“If you do commercial work, restaurants never close. You’re usually doing it on the 2:00 a.m. to 5:00 a.m. shift  for six nights in a row, but now they’re closed,” Zizza explains. “You might want to think about businesses that have a hard time closing and have hardwood floors in them. They could be a ripe prospect right now for getting their floors done while nobody’s in the building.”  

There is also the thought that as people spend more time at home in the current state of affairs, they may take a long, hard look at their flooring.

“The monetary value wood floors add to a home – as well as its natural warmth – speaks to the benefits that wood floors provide, especially now as more and more of us are hunkered down at home for personal and professional reasons,” Booker says. “It reminds us of the importance of the home environment to make us feel safe and secure, and brings out our nesting instincts. It also brings a new focus to the importance of wood’s attributes: sustainability, durability, and the ability to stand the test of time. We need these attributes more than ever.”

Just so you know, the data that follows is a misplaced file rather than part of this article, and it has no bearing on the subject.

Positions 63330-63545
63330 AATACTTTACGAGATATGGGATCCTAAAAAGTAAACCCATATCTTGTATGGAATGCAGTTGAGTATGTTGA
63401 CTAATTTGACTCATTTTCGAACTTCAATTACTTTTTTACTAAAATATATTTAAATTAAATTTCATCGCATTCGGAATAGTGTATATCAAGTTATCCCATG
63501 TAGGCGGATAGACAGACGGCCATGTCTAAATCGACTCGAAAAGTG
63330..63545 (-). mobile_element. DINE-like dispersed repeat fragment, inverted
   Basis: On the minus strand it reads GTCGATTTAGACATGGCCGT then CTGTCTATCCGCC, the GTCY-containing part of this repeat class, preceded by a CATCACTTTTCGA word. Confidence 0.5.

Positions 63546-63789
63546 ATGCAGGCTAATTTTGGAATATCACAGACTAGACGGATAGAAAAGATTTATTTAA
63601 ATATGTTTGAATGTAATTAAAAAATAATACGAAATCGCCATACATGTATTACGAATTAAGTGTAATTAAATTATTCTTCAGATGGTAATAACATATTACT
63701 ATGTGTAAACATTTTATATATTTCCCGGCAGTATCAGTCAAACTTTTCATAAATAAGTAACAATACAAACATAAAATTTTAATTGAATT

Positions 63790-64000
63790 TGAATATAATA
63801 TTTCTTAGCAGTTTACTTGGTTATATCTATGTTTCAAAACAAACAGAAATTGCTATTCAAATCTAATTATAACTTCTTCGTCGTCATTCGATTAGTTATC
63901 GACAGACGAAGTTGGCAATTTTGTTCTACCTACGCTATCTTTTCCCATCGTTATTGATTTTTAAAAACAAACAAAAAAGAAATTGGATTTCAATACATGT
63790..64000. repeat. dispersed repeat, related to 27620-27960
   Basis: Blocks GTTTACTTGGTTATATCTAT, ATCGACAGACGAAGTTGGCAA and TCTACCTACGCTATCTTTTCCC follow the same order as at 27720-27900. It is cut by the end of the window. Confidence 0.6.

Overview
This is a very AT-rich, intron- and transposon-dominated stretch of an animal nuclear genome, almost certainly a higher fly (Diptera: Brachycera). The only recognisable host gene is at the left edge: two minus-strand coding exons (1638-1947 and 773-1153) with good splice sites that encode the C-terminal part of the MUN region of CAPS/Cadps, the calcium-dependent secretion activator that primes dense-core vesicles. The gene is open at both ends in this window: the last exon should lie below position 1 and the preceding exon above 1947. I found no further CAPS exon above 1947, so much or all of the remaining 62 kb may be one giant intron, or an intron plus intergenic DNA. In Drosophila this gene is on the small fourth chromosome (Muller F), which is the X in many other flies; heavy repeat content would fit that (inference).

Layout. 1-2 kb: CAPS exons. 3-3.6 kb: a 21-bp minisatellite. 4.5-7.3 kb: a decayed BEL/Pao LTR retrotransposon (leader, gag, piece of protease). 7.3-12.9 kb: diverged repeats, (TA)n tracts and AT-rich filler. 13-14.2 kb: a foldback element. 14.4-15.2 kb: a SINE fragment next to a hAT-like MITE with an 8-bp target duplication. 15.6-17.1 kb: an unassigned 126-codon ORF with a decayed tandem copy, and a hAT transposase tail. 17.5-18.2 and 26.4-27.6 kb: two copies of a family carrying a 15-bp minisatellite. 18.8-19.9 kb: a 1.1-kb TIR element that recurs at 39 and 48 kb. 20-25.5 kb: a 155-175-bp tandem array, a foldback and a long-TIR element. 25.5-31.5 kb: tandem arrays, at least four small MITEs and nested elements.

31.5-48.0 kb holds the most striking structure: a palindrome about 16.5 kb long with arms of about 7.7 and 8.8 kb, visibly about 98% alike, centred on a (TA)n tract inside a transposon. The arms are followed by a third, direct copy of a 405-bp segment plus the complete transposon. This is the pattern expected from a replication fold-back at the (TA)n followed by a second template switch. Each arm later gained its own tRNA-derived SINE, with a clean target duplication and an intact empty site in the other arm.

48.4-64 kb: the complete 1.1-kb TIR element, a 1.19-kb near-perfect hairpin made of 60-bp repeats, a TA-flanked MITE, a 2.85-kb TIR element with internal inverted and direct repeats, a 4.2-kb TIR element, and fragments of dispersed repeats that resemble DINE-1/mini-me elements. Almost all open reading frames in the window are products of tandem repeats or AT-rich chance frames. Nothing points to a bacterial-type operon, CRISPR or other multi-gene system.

Given the shortage of personal protective equipment in hospitals across the United States, some distributors and installers are helping their communities by donating N95 masks to healthcare professionals. Somodean did this with N95 masks he either already had or was able to purchase. And, as he waits to see how the COVID-19 situation unfolds, he will spend time with family and prepare so that when things pick back up, he can hit the ground running.